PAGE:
## If N = {q^k}{n^2} is an odd perfect number with Euler prime q, is sigma(q^k)/sigma(n^2) bounded from below?

A good day to everyone.

As most of you already know by now, I am currently researching the topic of odd perfect numbers (hereinafter abbreviated as OPN) and Sorli's conjecture, which predicts that, if $N = {q^k}{n^2}$ is an OPN with Euler prime $q$ (i.e. $q \equiv k \equiv 1 \pmod 4$ and $\gcd(q, n) = 1$), then $k = 1$.

A sufficient condition for Sorli's Conjecture is $n < q$. I currently do not know if this condition is also necessary for $k = 1$ to hold.

Let $I(x) = \frac{\sigma(x)}{x}$ denote the abundancy index of the positive integer $x$.

Currently, I am working on finding bounds for the quantity $$\frac{\sigma(q^k)}{\sigma(n^2)}.$$

It is easy to show that:

$$\frac{\sigma(q^k)}{n^2} \le \frac{2}{3} < 1 < I(q^k) < \frac{5}{4} < \frac{8}{5} < I(n^2) < 2 < 3 \leq \frac{\sigma(n^2)}{q^k}. \hspace{0.05in} (**)$$

By using the following equation:

$$\frac{\sigma(q^k)}{\sigma(n^2)} = \frac{\frac{\sigma(q^k)}{n^2} + I(q^k)}{I(n^2) + \frac{\sigma(n^2)}{q^k}},$$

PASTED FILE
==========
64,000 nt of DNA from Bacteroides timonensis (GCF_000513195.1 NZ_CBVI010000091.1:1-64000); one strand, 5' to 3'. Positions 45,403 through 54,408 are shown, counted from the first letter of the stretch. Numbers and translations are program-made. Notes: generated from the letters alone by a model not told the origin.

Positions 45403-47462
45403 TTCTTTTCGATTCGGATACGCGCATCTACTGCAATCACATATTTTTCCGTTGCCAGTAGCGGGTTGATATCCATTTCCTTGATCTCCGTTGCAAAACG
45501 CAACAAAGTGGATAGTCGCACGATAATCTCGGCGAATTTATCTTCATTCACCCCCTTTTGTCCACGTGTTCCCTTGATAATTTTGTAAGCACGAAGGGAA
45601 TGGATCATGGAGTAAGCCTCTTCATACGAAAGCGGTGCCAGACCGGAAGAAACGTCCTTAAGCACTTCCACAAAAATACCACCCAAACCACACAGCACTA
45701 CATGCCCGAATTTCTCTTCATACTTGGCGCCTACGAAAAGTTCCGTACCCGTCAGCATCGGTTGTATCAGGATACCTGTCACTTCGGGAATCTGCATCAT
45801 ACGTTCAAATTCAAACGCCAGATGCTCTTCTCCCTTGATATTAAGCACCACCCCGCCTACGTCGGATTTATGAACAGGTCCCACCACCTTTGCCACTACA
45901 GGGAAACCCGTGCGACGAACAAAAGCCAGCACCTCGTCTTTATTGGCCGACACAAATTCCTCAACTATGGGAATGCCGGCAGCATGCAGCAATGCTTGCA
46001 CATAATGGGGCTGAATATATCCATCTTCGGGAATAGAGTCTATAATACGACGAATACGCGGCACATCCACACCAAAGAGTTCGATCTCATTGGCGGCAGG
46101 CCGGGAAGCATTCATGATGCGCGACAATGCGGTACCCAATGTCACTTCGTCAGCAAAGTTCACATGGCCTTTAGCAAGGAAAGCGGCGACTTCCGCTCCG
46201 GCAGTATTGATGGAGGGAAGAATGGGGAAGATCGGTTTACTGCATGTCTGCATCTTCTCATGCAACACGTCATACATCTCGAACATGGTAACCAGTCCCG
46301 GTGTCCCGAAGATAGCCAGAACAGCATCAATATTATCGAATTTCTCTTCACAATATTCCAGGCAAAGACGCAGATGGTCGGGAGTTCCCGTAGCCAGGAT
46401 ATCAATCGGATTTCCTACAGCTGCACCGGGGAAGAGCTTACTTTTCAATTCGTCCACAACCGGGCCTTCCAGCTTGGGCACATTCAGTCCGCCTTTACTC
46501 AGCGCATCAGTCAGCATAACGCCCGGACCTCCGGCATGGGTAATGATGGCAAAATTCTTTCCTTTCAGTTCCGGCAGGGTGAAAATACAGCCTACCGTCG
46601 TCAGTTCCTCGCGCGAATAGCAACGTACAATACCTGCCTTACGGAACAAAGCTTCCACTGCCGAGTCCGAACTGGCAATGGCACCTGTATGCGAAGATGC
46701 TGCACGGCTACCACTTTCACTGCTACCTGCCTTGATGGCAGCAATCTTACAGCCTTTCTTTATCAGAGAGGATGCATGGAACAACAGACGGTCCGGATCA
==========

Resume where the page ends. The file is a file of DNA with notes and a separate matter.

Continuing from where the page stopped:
we get the upper bound:

$$\frac{\sigma(q^k)}{\sigma(n^2)} < \frac{5}{12}.$$

Now here is a question that I have for which I currently have no satisfactory answer: Will it be possible to derive a lower bound for $\frac{\sigma(q^k)}{\sigma(n^2)}$, given the current state of knowledge on OPNs and (perhaps) further improvements (if any) to the bounds given in $(**)$?

I am thinking this can be done by fixing either $q$ or $k$ (or maybe, even both), but I am not entirely sure about this.

Finally, note that:

$$2 = I(q^k)I(n^2) = \left[\frac{\sigma(q^k)}{n^2}\right]\left[\frac{\sigma(n^2)}{q^k}\right] < \left[\frac{\sigma(q^k)}{n^2}\right]\left[\frac{[\sigma(n)]^2}{q^k}\right] = \left[\frac{\sigma(q^k)}{n}\right]\left[\frac{\sigma(n)}{q^k}\right]\cdot{I(n)},$$

and that:

$$\sigma(q^k) \neq n$$

because $\sigma(q^k) \equiv 2 \pmod 4$.

-
 Since $q$ is prime with $q \equiv 1 \pmod 4$, then $q \geq 5$. Consequently, we have the lower bound $$\frac{\sigma(q^k)}{\sigma(n^2)} \geq \frac{q^k + 1}{\sigma(n^2)} > \frac{q^k + 1}{2n^2} \geq \frac{5^1 + 1}{2n^2} = \frac{3}{n^2}.$$ I am interested in sharper lower bounds of the form $$\frac{\sigma(q^k)}{\sigma(n^2)} \geq \frac{a}{bn},$$ where $a, b \in \mathbb{R}$. – Jose Arnaldo Dris Jul 1 at 23:15